The town appeared in national and international media after raids were carried out across the town on 10 August 2006 as part of the . Five arrests were made at three different houses in the town's Totteridge and Micklefield areas. A small number of houses in High Wycombe were evacuated in Walton Drive, which is thought to be because one of the raided houses contained dangerous liquid chemicals. A three-mile (4.8 km) over the town was ordered. Other raids and arrests were also made in and .
King's Wood to the north of the town was cordoned off for four months to be searched by police, and many suspicious items were allegedly found including , detonators, weapons and tapes. Other woodlands in the area of the town and the at High Wycombe as well as nearby woods were also under observation.
Explosives officers were called to the motorway, as were officers. A lane of the motorway was closed as a precaution. On 21 December 2009, heavy snowfall hit the town, paralysing its road network (which is mainly on steep hills), and causing major disruption to refuse services for several weeks. Staff and customers of the John Lewis department store were stranded overnight, leading to national news reports and interviews from and other radio stations on the morning of 22 December. This section needs additional citations for .
Please help by . Unsourced material may be challenged and removed. (November 2018) () • – actor who played the of in , and columnist for the Bucks Free Press.
• stars and met when they attended in Wycombe. then joined the group after Fielding scouted him performing in the theatre. • – country and RnB singer originally from . • – author and artist. • , entertainment producer and promoter. Best known as of the annual • – actor, comedian, writer, producer and television host.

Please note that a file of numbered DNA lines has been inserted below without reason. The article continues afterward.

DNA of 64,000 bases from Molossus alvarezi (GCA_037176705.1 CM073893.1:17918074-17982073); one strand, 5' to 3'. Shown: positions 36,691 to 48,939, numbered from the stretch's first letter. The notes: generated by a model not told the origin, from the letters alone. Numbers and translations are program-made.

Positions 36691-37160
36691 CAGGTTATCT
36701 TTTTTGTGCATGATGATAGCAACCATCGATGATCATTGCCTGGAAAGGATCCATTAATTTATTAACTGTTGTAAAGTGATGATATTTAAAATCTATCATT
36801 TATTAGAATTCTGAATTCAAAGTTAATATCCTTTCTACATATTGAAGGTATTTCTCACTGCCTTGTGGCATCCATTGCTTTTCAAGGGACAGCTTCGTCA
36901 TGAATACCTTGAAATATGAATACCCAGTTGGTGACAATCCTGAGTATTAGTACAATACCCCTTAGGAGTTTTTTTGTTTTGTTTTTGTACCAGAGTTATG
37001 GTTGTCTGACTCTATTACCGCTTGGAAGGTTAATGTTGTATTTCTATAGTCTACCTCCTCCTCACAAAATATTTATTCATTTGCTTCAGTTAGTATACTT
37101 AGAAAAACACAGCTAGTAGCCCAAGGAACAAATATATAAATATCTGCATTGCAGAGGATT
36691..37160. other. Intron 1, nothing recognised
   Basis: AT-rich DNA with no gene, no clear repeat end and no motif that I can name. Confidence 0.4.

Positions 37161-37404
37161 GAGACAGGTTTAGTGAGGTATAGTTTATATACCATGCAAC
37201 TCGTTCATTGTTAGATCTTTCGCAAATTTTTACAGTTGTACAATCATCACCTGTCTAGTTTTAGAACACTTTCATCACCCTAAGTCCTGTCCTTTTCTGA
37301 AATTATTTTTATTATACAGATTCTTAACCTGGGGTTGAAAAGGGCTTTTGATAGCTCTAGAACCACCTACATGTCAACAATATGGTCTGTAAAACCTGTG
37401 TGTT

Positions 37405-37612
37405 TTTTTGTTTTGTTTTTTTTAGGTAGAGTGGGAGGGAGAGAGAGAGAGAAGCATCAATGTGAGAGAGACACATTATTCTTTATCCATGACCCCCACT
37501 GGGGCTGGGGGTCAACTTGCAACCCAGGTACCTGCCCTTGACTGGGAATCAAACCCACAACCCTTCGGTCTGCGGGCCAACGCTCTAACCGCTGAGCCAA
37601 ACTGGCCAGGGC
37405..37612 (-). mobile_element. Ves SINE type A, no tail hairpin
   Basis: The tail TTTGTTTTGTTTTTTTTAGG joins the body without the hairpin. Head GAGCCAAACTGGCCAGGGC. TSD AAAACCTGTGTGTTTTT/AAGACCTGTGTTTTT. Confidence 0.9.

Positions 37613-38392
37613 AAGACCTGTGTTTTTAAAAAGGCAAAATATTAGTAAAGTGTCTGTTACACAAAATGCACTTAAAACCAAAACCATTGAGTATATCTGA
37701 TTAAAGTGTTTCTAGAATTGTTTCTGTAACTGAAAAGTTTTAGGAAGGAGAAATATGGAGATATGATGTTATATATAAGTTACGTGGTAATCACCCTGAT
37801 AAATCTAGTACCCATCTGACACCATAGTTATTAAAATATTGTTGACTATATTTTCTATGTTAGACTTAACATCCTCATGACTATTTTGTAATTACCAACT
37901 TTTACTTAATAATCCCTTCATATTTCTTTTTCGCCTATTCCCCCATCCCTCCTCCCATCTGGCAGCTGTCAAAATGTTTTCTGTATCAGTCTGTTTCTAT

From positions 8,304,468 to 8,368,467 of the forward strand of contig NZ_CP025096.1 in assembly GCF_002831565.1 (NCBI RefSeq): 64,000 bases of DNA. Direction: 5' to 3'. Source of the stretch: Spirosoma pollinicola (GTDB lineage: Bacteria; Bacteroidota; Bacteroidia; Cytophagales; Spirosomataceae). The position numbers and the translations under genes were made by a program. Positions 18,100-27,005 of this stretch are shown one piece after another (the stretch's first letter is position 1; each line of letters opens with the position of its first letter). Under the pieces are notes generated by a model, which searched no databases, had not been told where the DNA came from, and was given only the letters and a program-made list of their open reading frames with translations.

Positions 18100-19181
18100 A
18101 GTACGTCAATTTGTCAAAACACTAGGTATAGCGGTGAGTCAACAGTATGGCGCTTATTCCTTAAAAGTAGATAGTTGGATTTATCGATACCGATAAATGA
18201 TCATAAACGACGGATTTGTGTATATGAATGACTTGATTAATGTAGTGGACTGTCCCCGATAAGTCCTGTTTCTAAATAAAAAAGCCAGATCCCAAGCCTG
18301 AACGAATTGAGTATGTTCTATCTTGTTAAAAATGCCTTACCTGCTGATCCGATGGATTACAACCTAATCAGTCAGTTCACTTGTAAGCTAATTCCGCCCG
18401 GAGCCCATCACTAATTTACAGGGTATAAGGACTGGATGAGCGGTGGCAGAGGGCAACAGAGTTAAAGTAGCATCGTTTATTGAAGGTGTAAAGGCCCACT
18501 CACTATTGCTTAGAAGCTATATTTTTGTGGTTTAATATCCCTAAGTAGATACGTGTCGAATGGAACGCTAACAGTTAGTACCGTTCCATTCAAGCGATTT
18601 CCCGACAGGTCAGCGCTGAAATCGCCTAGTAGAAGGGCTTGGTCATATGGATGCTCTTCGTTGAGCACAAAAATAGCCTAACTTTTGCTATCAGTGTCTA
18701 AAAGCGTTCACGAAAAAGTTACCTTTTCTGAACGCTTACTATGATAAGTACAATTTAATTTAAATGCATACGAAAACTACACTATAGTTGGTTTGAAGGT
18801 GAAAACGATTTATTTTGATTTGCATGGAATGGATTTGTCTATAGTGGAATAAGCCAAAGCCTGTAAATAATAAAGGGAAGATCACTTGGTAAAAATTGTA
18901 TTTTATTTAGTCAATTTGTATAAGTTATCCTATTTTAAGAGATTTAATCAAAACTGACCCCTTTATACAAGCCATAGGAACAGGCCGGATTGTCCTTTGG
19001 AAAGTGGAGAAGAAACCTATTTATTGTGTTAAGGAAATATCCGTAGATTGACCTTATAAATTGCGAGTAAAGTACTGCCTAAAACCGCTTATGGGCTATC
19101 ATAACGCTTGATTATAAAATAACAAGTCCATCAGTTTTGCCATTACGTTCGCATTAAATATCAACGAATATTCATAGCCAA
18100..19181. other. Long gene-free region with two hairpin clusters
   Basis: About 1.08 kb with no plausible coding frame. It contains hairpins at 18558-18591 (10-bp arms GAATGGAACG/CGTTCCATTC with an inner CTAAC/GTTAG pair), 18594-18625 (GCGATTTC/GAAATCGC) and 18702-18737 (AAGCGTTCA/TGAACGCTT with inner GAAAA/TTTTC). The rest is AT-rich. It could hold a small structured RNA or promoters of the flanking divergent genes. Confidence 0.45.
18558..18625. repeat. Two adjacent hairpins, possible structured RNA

• – drummer, the Pentangle, David Bowie, Elton John, Charles Aznavour and many others. • – rock & roll singer and songwriter. He was educated at the Royal Grammar School. • – British actress best known for her role as in .
• – author, educated at John Hampden Grammar School. • – actor. • - actor. [ ] • – singer and songwriter. He was educated at the Royal Grammar School. • – former member of , Black Moses and currently frontman of . • – actor and musician.
• – presenter, currently lives in the town. • – comic actress. • – member of girl band , winners of 2011. • Mark Reilly – Lead singer of the band . [ ] • – British-born German television presenter, actress, singer and author in March 2008. • – actress of and . • – singer. • – keyboard player with rock band . • – film and television director.
[ ] • – TV presenter, standup comedian and actor. • – pop singer. • – High Wycombe-based band. Sports • – footballer with • – former footballer most recently with . • – Welsh international footballer. • – scrum-half for England rugby union team which won the in 2003. He was educated at the Royal Grammar School. • – former world no.1 golfer, educated at the Royal Grammar School.
• – motor-racing driver, currently racing in the • – England Women's cricketer and Women's World Cup winner. • - hockey player who received an MBE in 2007. [ ] • – motor-racing driver, currently racing in the .
• – former footballer and manager, winner of the League Cup in 1967. • – motor-racing driver. • – former Worcestershire and England cricketer. • – England and London Wasps Rugby Flanker, educated at the Royal Grammar School. • – Olympic athlete. • – Middlesex and England cricketer. • – England Wasps player, educated at the Royal Grammar School and raised in High Wycombe.
Other fields • – celebrity chef and owner of the 3-star restaurant. He was born in the town and educated at John Hampden Grammar School. • – aristocrats. • – , educated at the Royal Grammar School. • – aviation pioneer and aircraft engineer. Born at Terriers House. • – 19th century prime minister, politician, and literary figure. • – sculptor and print maker. • – philosopher. • – supermodel. • – supermodel. Road The town's nearest is the , which has two junctions serving Wycombe: junction 3 for and High Wycombe (east) and junction 4 at for central Wycombe, and .
Junction 4 is a major interchange between the M40 and which provides a link to the M4. It had suffered from heavy congestion but was improved by the in 2006. Junction 3 is restricted; only traffic going towards and coming from London can join and exit respectively. The and are also fairly close. Other roads include the towards Marlow and ; the towards ; and the towards and . Bus in July 2009 is served by and . Major destinations include , , , , , , , and . In November 2013, added express route X9 to Maidenhead to its existing X74 express to Slough.